Janell A. Israel & Associates
1585 Kapiolani Blvd., Suite 1604, Honolulu, Hawaii 96814 Phone: 808-942-8817
November 2017 Tax Newsletter
WHAT'S NEW IN TAXES:
Year-end Tax Checklist
As the year draws to a close, there are several tax-saving ideas you should consider. Use this checklist to make sure you don’t miss an opportunity before the year is out.
* Retirement distributions and contributions. Make final contributions to your qualified retirement plan, and take any required minimum distributions from your retirement accounts. The penalty for not taking minimum distributions can be high.
* Investment management. Rebalance your investment portfolio, and take any final investment gains and losses. Capital losses can be used to net against your capital gains. You can also take up to $3,000 of capital losses in excess of capital gains each year and use it to lower your ordinary income.
* Last-minute charitable giving. Make a late-year charitable donation. Even better, make the donation with appreciated stock you’ve owned more than a year. You can often make a larger donation - and get a larger deduction - without paying capital gains taxes.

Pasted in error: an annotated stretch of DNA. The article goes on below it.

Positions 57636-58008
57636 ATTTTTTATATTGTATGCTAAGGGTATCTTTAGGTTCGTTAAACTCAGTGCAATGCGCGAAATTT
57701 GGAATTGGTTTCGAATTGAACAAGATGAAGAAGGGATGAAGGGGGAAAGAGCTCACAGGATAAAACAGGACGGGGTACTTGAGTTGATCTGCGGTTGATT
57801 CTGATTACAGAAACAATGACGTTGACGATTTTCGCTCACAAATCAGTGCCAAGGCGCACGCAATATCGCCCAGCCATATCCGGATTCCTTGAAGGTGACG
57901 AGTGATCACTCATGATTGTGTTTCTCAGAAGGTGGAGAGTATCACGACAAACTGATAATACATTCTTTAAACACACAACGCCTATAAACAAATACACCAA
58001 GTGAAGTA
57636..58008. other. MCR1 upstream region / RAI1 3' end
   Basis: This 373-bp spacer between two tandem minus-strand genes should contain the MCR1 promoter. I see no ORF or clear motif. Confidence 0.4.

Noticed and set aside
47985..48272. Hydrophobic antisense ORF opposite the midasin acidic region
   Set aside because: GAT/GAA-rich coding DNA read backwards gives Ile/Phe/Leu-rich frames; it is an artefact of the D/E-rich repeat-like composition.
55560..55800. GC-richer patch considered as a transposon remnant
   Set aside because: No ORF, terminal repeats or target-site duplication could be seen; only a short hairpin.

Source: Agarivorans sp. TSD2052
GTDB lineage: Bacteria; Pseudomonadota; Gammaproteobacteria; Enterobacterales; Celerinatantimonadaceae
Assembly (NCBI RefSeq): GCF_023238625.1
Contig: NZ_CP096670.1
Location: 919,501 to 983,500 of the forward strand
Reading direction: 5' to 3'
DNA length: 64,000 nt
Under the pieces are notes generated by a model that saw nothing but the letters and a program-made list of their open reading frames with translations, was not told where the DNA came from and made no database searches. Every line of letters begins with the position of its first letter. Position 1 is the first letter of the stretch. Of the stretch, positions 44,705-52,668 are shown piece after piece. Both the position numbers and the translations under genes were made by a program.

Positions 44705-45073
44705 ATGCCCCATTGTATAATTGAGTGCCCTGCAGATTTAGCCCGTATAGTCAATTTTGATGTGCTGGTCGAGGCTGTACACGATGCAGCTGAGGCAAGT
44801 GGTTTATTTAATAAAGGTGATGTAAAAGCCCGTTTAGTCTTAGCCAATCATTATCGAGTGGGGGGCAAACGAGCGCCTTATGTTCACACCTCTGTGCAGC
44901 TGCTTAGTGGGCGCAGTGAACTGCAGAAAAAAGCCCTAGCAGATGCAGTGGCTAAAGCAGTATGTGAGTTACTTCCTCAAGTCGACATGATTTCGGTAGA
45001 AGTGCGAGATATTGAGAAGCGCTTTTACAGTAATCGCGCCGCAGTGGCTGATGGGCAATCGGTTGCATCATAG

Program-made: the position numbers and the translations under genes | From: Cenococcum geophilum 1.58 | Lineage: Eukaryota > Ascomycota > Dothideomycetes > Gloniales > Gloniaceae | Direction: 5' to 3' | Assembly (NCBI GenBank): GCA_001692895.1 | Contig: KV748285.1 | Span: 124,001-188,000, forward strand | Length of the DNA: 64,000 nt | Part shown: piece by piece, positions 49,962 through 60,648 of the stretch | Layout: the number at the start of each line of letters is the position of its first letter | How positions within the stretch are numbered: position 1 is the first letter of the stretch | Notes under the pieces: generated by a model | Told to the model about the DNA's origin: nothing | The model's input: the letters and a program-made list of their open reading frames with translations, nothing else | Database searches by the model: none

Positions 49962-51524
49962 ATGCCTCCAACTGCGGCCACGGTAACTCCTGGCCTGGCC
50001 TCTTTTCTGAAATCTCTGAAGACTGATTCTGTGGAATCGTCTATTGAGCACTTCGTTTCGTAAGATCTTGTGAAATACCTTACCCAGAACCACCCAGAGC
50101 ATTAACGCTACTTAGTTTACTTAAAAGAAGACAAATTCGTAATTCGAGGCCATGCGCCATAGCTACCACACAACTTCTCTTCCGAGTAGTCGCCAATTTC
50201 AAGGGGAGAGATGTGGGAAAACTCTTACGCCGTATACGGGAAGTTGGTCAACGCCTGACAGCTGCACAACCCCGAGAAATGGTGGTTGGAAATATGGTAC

* Noncash contribution opportunity. Gather up noncash items for donation, document the items and give those in good condition to your favorite charity. Make sure you get a receipt from the charity, and take a photo of the items donated just in case.
* Gifts to dependents and others. You may provide gifts to an individual tax-free of up to $14,000 per year in total. Remember that all gifts given (birthdays, holidays, etc.) count toward the total.